If you make it throughout the entire term, there’s no payout, and you’ll have to extend your coverage or choose another policy. Term life policies are more popular with younger adults, and they’re often less expensive than permanent policies like whole life.

Unlike a whole life policy, a term life policy doesn’t last forever. You typically have the option of choosing a term between five to 30 years, depending on the insurer. Finding a $25,000 policy with a 30-year term is likely to be challenging, though. You may have to opt for a shorter term. In some cases, if you’re over 50 years old, a 30-year term may not be an option.

Eligibility requirements for $25,000 life insurance policy

You may not have your choice of insurers, but the eligibility requirements for a policy this small shouldn’t be too strict compared to larger policies. And as with any insurance policy, your health and age are the major factors in both eligibility and how much you’ll pay. If you smoke, for example, you’re premiums are likely to be higher. You may have to plan on paying two to three times more than a non-smoker.

During the underwriting process, insurance companies are likely to need proof that justifies the size of the policy you’re applying for. As a general rule, most insurers say to buy insurance that’s six to 10 times your yearly income. In the case of a $25,000 policy, a low-income earner is likely to qualify – just make sure you can comfortably afford the premiums.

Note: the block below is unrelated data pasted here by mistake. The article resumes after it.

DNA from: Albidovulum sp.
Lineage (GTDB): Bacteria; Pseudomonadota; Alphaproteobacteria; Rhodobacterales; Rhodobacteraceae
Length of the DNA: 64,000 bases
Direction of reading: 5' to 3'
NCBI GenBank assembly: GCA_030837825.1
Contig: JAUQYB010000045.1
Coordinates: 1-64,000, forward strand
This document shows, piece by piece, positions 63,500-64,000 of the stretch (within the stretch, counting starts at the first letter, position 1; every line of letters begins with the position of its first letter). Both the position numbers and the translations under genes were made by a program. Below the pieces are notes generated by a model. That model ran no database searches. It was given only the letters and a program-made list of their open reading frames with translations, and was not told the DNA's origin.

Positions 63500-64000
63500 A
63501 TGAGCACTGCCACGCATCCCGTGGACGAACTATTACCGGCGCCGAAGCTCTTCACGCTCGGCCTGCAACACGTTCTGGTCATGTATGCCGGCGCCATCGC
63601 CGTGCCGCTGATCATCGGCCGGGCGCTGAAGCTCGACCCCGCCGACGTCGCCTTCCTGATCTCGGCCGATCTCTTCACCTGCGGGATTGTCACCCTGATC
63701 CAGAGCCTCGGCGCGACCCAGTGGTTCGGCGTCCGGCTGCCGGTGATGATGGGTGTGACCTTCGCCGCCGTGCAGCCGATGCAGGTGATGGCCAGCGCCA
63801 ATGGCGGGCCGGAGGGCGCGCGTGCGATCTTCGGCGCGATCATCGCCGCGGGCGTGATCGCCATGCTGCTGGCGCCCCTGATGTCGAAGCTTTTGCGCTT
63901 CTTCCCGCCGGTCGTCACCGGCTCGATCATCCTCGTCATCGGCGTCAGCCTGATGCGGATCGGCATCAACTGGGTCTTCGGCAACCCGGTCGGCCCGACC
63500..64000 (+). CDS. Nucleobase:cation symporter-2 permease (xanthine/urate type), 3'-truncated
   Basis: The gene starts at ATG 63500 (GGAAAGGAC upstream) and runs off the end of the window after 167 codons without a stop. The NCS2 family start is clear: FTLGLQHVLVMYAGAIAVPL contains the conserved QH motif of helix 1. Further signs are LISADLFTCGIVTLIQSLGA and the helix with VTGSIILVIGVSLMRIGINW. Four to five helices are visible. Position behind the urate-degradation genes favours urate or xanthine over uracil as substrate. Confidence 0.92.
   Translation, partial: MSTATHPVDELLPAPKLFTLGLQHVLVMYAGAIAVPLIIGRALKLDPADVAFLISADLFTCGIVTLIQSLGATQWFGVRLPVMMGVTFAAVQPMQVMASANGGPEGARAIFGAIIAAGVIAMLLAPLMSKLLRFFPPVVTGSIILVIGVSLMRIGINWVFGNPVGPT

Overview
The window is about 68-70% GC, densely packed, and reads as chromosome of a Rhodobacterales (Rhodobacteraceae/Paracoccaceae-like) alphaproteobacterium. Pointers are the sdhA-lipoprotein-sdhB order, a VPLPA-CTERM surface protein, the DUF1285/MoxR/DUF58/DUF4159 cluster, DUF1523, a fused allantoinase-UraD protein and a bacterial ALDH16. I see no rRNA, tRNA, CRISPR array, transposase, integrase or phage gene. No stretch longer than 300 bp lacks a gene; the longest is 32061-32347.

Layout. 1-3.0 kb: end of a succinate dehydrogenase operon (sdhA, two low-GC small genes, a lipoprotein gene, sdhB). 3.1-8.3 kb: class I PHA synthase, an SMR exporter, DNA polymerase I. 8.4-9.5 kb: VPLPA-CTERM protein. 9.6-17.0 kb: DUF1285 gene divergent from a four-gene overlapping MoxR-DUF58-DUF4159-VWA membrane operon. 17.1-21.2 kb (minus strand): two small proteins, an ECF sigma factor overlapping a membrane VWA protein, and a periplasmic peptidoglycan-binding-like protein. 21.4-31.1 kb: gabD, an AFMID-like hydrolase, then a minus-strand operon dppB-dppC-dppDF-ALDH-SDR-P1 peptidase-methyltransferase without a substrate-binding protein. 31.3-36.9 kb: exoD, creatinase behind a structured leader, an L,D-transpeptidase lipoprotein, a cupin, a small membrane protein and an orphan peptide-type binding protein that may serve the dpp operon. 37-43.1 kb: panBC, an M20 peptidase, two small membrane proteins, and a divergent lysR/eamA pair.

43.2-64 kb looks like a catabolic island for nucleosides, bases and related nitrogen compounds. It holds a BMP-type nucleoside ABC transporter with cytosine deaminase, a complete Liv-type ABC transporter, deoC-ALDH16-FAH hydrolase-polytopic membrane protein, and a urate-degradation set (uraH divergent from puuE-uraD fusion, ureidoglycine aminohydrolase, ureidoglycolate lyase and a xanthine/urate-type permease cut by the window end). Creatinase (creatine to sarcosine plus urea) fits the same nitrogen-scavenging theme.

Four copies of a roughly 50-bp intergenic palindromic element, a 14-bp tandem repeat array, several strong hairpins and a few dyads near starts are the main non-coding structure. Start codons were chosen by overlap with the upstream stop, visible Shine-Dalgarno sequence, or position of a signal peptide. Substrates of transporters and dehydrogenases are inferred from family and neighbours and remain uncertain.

Can I get $25,000 coverage without a medical exam?

Because no-exam policies, such as guaranteed issue and simplified issue insurance, tend to have low-coverage caps, you might be able to purchase $25,000 in coverage without a medical exam. Depending on the insurer, you may still have to fill out a medical questionnaire though.

Is a $25,000 life insurance policy right for me?

The coverage you need depends on your circumstances. A $25,000 benefit may not replace your income, but consider the following factors when determining the coverage you need:

  • Funeral expenses. The average cost of a funeral can range between $5,000 and $10,000, a cost your life insurance could help cover.